Magnitsky died in a Russian prison in 2009 at age 37 after what even Moscow’s human rights commission said was brutal treatment by Russian authorities, including beatings with rubber batons and denial of medical treatment for pancreatitis. The current mini-Cold War between Washington and the Kremlin—which Snowden exploited when he flew to Moscow to escape U.S. justice—was largely set off by the 2012 Magnitsky Act, a law inspired by Magnitsky’s brave stand against corruption. The act, which bars Russian officials suspected of human-rights abuse from entering the U.S. and freezes their American bank accounts, has been denounced by Putin as an unjustified interference in his nation’s internal affairs. The conviction of the deceased Magnitsky on tax-evasion charges this week was his government’s way of saying “screw you” to Washington and anyone else who tells him how to run Russia. During his 13 years in power, Putin has also coldly presided over the detention of others who have questioned his practices or threatened his hold on power, including the imprisoned tycoon Mikhail Khodorkovsky.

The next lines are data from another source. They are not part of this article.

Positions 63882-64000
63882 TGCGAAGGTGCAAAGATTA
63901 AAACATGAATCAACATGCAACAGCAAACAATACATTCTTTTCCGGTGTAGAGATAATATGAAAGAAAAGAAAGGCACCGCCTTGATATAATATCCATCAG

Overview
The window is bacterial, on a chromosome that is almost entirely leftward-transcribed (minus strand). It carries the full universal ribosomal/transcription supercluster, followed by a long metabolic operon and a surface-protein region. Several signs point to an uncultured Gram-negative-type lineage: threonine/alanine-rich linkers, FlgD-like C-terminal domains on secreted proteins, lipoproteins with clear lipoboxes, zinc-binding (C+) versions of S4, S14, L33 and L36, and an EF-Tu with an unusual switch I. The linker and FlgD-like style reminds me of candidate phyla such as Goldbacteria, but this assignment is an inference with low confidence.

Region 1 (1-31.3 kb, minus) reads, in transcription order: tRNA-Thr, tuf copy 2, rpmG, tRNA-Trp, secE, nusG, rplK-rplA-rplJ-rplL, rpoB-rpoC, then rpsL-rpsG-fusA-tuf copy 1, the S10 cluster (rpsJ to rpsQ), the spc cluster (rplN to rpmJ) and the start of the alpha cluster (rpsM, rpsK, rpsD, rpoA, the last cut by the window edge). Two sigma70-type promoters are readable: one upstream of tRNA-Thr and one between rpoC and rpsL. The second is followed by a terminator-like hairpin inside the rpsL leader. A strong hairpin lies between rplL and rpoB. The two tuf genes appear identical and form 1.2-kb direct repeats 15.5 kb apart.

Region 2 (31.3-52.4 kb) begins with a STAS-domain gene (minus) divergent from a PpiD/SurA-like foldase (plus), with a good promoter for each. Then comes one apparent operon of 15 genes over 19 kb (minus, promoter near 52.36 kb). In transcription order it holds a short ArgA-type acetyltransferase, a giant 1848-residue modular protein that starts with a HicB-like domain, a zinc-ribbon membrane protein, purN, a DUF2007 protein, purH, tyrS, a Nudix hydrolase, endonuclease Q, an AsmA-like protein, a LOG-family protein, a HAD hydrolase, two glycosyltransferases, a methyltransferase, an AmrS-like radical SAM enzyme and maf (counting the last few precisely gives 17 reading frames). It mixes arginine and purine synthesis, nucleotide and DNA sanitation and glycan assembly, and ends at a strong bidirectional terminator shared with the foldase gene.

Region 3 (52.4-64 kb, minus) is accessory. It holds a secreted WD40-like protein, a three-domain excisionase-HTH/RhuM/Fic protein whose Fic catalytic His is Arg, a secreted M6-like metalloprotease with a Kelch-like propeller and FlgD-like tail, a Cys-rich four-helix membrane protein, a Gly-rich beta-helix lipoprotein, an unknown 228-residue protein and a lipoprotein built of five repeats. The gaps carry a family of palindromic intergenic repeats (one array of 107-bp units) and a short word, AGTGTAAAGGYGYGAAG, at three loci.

Suddenly the Snowden story has eclipsed all that. It’s a reverse eclipse, actually, since it has turned the darkness surrounding Putin’s practices into light, thanks to Snowden’s bestowal of grace. Let’s set aside, for the moment, the still-unresolved question of whether Snowden is more of a legitimate whistleblower or a traitor thanks to his revelations about NSA surveillance programs. It is really fair to cast Putin’s government—or Venezuela’s for that matter, since current President Nicolas Maduro is really just the late autocrat Hugo Chavez’s mini-me—as the upholders of freedom?